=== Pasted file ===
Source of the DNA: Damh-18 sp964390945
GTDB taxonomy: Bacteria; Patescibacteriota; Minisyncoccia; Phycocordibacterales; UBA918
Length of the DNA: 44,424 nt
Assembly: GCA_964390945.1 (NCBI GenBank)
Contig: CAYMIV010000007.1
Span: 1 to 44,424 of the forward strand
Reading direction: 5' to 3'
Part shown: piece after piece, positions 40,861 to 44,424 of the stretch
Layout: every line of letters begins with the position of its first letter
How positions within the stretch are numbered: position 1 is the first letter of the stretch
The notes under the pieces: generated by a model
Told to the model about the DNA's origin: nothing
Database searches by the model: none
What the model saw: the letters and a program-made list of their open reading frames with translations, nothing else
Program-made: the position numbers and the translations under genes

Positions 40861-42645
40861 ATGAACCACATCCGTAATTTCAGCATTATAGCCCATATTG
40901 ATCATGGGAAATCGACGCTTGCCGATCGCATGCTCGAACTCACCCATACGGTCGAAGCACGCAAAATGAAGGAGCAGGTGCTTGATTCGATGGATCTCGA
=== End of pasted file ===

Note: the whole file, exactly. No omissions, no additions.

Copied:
Source of the DNA: Damh-18 sp964390945
GTDB taxonomy: Bacteria; Patescibacteriota; Minisyncoccia; Phycocordibacterales; UBA918
Length of the DNA: 44,424 nt
Assembly: GCA_964390945.1 (NCBI GenBank)
Contig: CAYMIV010000007.1
Span: 1 to 44,424 of the forward strand
Reading direction: 5' to 3'
Part shown: piece after piece, positions 40,861 to 44,424 of the stretch
Layout: every line of letters begins with the position of its first letter
How positions within the stretch are numbered: position 1 is the first letter of the stretch
The notes under the pieces: generated by a model
Told to the model about the DNA's origin: nothing
Database searches by the model: none
What the model saw: the letters and a program-made list of their open reading frames with translations, nothing else
Program-made: the position numbers and the translations under genes

Positions 40861-42645
40861 ATGAACCACATCCGTAATTTCAGCATTATAGCCCATATTG
40901 ATCATGGGAAATCGACGCTTGCCGATCGCATGCTCGAACTCACCCATACGGTCGAAGCACGCAAAATGAAGGAGCAGGTGCTTGATTCGATGGATCTCGA